OAKHURST — The Yosemite High School Theater Arts Department is hard at work on their fall production, Thornton Wilder’s timeless classic Our Town. The production will run for three nights on Thursday, Friday, and Saturday, Dec. 1 – 3 at 7 p.m. in the Yosemite High School theatre.
It’s quite a challenge. The play is a simple story about people in a small town who live and fall in love and marry and die. It is very much about those real tangible things in life that we often forget as we whiz through our technology-driven world. For the students to have to connect on a basic human level with each other, and communicate those emotions to an audience raised on Twitter and Google, is daunting.
The students began rehearsals last month and are busy learning lines and practicing pantomime which is an important element to the play.
“I play one of the mothers in the play and I have to pantomime making breakfast three different times in the play,” says YHS senior Laura Pearson. “It’s tricky to remember what to do in what order, and to make it look convincing for the audience.”
Sophomore Amber Persson says she loves the challenge.
“It’s interesting to think that women in the early 20th century had to cook using stoves with firewood and milk was delivered every day,” notes Amber. “It is definitely a different world.”
Thornton Wilder wrote the play in 1938, but it’s set between 1901 and 1914. Even as it was written, Wilder wanted his audience to think back to an earlier time.
It’s interesting that even though this play is old, it is still one of the most performed plays in the world. It was seen on the new York stage as recently as 2010, and it is often credited with being the most performed play by any American author.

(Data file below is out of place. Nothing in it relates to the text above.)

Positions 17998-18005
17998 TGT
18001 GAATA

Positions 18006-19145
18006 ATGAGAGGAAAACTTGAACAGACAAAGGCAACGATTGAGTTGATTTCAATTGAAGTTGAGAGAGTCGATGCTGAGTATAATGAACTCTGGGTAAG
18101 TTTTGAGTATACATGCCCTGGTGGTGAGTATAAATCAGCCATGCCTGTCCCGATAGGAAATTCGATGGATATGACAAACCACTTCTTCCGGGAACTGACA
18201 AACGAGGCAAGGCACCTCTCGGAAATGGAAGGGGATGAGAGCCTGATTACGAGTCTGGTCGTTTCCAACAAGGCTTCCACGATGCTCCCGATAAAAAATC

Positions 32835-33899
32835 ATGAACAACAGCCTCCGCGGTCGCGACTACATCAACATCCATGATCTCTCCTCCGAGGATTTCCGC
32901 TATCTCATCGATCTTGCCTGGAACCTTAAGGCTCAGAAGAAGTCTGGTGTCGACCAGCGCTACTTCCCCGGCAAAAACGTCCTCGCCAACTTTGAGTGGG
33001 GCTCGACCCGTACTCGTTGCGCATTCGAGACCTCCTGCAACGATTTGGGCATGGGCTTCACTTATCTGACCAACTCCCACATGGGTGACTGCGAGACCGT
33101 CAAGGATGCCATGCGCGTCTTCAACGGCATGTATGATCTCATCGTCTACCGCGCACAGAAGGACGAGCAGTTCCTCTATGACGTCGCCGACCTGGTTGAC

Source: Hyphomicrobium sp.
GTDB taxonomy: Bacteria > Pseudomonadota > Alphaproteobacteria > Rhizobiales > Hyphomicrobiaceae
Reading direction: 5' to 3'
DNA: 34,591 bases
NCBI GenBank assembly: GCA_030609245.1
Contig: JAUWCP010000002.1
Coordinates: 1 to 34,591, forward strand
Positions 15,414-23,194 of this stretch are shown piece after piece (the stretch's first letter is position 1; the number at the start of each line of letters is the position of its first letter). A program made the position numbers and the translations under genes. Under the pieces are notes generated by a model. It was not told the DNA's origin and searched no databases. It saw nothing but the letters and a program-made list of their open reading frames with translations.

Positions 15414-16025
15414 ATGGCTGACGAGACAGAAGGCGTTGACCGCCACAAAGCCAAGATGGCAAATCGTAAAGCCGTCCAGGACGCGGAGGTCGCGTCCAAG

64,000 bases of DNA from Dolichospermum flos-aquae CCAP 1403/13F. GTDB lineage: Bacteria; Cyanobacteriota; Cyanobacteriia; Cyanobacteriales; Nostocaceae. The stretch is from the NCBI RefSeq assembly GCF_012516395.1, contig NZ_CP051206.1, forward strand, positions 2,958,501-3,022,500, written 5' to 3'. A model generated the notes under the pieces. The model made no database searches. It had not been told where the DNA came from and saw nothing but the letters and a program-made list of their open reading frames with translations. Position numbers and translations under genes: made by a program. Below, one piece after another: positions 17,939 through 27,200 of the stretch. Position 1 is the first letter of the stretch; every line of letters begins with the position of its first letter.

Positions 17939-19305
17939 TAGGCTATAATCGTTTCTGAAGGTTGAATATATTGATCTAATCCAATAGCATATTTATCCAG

Yosemite High School last performed the play in 1999, before I began teaching at the school, and I think it’s time to bring the show back. The students agree that it’s a good choice.
“I have never played a character before with such honest and strong emotions,” senior Elise Keeler says. “During the play I am kind of snotty, and scared and happy and strong. The character Emily stands up for what she believes in, and not many people do that these days.”
“The Art department is pleased to present works of art that reflect on what life is like for young people living in a similar community,” artist and teacher Evan Higgins adds.
“One hundred years after the play takes place, do we still experience the same joys, and failures? How do honor and character play a part in our lives, and do we still struggle with the same challenges and rejoice in the same triumphs? Let’s find out on opening night.”
Higgins will be choosing art from all of his classes and is excited to collaborate with the Theater Arts Department on this project.
For information about Our Town or the art show, please call (559) 683-4667.